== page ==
Ann Arbor Hands-On Museum
- 220 E. Ann Street
- Ann Arbor, MI 48014
- (734) 995-5439
You all get it. It’s been a loooooooong couple of months with the never-ending snow and cold. Like many people in Michigan, we were starting to get a little bit of cabin fever and needed to get out of the house.
While looking for something to do last weekend, I stumbled across a website for the Ann Arbor Hands-On Museum. It’s been a while since J and I took a trip to Ann Arbor…and L has never been there. The sun was out and the drive would be pleasant, so we decided to take our first day trip in several months.
The Ann Arbor Hands-On Museum opened in 1982 inside a historic firehouse. The building is in downtown Ann Arbor on Ann Street between 4th and 5th Avenues. The downtown location makes parking pretty tricky. They have some handicap spots right in front of the museum, but after that, it’s kind of a free-for-all. They suggest parking in a ramp a block and a half from the museum. Not a problem in the summer, but even though the sun was out, it was bout 5 degrees on the day we visited. A block and a half is an eternity with a slow walking 3 year old. We drove around the block several times looking for something closer before finding a Washtenaw County lot that is free and open to the public on weekends. That got us a little closer, but we still had about a half a block walk.
I’m pretty sure all of Southeast Michigan had the same idea to get out of the house because the museum was pretty packed when we got there just before 1:00. J was actually trying to time it a typical toddler nap time hoping some of the morning crowd would be leaving and the afternoon crowd wouldn’t be there yet. It actually looks like she was on to something because by the time we left at 3:00, it was almost impossible to move around the building. There were so many people there and so many more waiting to get in.
The admission cost is $12 for anyone over the age of 2. It really comes out to $36 for our child to play because you know J and I are just standing around watching. I want to play, but there were so many kids, I didn’t want to get in the way or take anything from them.
After hanging our coats up, we headed up to the Preschool Gallery on the second floor. While all of the exhibits are something L could do, the preschool gallery is made for kids under the age of 4.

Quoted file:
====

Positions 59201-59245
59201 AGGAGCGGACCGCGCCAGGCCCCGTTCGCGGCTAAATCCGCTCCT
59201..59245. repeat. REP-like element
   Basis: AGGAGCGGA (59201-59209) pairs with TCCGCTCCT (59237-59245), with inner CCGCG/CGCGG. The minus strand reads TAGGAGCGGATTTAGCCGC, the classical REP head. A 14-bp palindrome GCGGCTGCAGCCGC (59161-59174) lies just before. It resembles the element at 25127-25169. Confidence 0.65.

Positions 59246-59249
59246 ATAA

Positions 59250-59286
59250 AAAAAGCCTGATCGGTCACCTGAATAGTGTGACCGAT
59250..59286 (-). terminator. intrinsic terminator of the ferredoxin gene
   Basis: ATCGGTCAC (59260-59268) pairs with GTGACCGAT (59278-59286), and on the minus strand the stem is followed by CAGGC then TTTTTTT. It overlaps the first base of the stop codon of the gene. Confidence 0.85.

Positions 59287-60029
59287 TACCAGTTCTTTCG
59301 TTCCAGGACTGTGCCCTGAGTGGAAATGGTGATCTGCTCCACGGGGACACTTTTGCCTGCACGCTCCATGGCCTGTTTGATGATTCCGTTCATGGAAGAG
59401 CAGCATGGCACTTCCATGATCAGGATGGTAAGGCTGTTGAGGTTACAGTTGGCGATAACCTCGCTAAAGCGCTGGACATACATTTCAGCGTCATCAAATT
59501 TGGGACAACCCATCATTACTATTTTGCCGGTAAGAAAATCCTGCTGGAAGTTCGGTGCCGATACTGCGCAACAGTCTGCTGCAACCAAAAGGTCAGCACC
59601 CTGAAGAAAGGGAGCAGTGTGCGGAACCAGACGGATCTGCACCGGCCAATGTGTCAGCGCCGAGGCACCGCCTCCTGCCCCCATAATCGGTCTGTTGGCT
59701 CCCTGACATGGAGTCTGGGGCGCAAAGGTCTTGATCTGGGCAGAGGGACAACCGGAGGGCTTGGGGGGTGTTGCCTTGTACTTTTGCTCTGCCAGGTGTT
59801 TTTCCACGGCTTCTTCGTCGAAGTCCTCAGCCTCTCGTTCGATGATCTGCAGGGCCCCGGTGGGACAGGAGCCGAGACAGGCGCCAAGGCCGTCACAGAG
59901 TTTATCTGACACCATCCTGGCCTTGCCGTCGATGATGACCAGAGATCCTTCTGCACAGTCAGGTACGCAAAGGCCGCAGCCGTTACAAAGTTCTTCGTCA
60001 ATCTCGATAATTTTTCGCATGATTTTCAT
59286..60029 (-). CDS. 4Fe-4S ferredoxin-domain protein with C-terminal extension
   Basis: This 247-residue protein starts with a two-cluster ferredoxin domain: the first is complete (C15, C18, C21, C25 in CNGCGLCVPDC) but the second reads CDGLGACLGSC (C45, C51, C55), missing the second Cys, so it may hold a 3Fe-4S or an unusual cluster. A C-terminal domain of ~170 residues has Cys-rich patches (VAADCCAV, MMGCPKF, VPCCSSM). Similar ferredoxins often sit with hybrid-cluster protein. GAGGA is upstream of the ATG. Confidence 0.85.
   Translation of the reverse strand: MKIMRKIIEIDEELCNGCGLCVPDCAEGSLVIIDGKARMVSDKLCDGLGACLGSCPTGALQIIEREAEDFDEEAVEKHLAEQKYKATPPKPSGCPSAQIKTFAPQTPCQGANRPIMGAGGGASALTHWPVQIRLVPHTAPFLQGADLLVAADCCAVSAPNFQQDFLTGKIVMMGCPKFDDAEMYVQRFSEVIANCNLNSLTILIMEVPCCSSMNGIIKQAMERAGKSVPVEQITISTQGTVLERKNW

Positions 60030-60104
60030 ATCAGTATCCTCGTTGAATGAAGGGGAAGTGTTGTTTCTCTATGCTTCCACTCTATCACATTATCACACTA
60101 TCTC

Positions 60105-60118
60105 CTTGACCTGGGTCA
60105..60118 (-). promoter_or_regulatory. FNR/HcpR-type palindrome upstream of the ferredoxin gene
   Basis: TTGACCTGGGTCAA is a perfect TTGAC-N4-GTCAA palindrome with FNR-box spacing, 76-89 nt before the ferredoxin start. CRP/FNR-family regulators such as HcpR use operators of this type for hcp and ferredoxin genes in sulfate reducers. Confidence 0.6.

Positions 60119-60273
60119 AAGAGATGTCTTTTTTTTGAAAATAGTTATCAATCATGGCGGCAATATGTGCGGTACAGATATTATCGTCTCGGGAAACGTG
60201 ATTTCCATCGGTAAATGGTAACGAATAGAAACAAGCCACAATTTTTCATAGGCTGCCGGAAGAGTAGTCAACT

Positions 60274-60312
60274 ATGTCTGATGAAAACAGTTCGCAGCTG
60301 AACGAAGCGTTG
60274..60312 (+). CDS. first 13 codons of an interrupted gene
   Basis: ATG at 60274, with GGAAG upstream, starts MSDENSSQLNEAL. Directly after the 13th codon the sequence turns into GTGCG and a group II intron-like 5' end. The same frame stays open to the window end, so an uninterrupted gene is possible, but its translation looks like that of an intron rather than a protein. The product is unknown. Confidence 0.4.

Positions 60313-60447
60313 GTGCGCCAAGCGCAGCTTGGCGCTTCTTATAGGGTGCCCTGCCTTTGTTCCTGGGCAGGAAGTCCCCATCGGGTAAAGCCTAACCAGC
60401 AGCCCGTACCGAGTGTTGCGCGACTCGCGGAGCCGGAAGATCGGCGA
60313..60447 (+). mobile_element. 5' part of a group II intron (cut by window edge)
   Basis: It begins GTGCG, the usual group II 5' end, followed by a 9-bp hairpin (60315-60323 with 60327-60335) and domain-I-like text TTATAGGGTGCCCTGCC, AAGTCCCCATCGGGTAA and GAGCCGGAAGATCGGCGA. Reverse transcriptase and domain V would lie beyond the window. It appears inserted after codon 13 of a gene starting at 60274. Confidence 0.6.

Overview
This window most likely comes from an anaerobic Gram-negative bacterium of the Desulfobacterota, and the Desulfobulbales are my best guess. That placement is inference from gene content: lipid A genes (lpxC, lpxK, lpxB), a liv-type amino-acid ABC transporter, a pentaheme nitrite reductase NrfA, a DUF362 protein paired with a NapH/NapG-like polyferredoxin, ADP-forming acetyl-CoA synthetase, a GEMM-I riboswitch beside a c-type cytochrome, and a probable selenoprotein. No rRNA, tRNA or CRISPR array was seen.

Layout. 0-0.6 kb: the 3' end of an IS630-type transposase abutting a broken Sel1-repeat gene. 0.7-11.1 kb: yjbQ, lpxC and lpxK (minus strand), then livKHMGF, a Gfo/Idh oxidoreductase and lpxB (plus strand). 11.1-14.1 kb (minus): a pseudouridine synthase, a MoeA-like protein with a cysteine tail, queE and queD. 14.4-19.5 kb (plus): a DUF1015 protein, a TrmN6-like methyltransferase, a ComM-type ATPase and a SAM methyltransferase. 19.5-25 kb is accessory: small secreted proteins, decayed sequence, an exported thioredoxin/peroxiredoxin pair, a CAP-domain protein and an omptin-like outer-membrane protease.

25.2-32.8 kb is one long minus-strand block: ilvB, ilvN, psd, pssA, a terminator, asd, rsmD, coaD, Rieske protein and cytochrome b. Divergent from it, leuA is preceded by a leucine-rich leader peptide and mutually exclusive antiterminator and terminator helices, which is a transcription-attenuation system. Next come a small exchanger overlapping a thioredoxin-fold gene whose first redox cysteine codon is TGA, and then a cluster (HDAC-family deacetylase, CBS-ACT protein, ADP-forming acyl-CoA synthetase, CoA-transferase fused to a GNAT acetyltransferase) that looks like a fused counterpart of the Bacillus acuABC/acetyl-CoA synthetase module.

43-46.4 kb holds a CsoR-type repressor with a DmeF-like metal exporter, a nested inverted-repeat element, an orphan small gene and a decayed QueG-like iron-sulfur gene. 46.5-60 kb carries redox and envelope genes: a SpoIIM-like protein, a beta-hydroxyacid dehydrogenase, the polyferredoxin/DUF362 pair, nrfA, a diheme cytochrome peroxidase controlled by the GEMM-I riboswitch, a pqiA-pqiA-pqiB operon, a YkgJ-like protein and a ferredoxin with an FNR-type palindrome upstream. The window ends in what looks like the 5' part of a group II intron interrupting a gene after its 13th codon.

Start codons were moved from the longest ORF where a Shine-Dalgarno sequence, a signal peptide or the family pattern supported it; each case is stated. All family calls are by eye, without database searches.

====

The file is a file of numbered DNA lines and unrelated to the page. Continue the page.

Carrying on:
Right away, L was drawn to the Engineering on a Roll exhibit that takes up a good part of the space. The highly interactive exhibit uses plastic balls and a series of lifts, ramps, switches, and other tools to send the balls around a metal track in the ceiling. L found a little plastic pail and loaded it up with balls then headed to one of the landings to put them in a spiral rail that sent them back to the beginning. She did this for the better part of an hour. She didn’t want to do anything else and got mad when we suggested so. Collecting the little plastic balls and sending them down the ramp was all she wanted to do and since this day was for her, we let her for quite a while.
The Preschool Gallery actually does have other exhibits including a Duplo table, a clubhouse, an infant area, and a water table. Once L was done with the balls, she set her bucket down and headed to the clubhouse where she climbed the stairs and looked out at us through the railings. There was a kitchen area in the bottom of the clubhouse with a couple of stoves and right next to it was a wooden fire engine that included little fire coats and Chief helmets.
Other than the Preschool Gallery, we didn’t explore as much of the museum as I would have liked to. The concourse area has a large water table that we never made it to plus a neat little play house that I think L looked in and didn’t find interesting enough at the time. She did have some fun building with foam blocks but there was one kid….more like one dad, who was hogging all the blocks and building a giant fort for his daughter was trapped on the inside.
The other big hit for us was in the All About You Gallery. They have a full-size ambulance from Huron Valley Ambulance. They have a lot of the buttons and switches still in the ambulance so you know the kids loved that. L hopped in the back and took a seat in the jump seat and just kind of people watched. She kept saying she was ready to go for a ride. We had to tell her the ambulance wasn’t going anywhere and that it was just to look at.
We tried to get her to check out some more of the exhibits, but after that, it was back to the Preschool Gallery to play with the balls at the Engineering on a Roll exhibit. There are a couple other neat exhibits that I would have liked to have seen including the MediaWorks which is all about the science of television and telecommunications. There’s also The Lions Country store (a trip back to a 1930’s store) and the DTE Energy Foundation Light and Optics which looked neat to me, but probably a little too old for L.
All told, we spent about two hours playing in the museum and it was time to go just as the afternoon rush was getting there. We had a lot of fun at the Ann Arbor Hands-On Museum. L loved it. We got a little bit of a fit once it was time go because there was still more playing to. We didn’t get to see everything they have to offer, but the interactive we did spend some time with were fantastic. It’s definitely a day trip we will look forward to again sometime in the future.